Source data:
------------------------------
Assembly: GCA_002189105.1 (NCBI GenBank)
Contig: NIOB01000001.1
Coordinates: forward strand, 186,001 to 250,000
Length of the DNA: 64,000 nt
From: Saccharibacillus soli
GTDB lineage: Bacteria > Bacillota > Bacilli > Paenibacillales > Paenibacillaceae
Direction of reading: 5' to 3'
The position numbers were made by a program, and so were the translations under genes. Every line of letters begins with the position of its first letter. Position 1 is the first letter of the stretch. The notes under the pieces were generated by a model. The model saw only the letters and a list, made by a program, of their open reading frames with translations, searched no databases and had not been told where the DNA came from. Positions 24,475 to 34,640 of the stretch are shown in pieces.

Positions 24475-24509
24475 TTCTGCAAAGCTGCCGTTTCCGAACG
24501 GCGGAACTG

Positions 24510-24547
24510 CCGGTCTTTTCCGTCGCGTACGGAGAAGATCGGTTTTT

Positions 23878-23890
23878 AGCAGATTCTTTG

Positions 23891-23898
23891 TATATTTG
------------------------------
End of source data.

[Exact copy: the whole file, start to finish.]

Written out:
Assembly: GCA_002189105.1 (NCBI GenBank)
Contig: NIOB01000001.1
Coordinates: forward strand, 186,001 to 250,000
Length of the DNA: 64,000 nt
From: Saccharibacillus soli
GTDB lineage: Bacteria > Bacillota > Bacilli > Paenibacillales > Paenibacillaceae
Direction of reading: 5' to 3'
The position numbers were made by a program, and so were the translations under genes. Every line of letters begins with the position of its first letter. Position 1 is the first letter of the stretch. The notes under the pieces were generated by a model. The model saw only the letters and a list, made by a program, of their open reading frames with translations, searched no databases and had not been told where the DNA came from. Positions 24,475 to 34,640 of the stretch are shown in pieces.

Positions 24475-24509
24475 TTCTGCAAAGCTGCCGTTTCCGAACG
24501 GCGGAACTG

Positions 24510-24547
24510 CCGGTCTTTTCCGTCGCGTACGGAGAAGATCGGTTTTT

Positions 23878-23890
23878 AGCAGATTCTTTG

Positions 23891-23898
23891 TATATTTG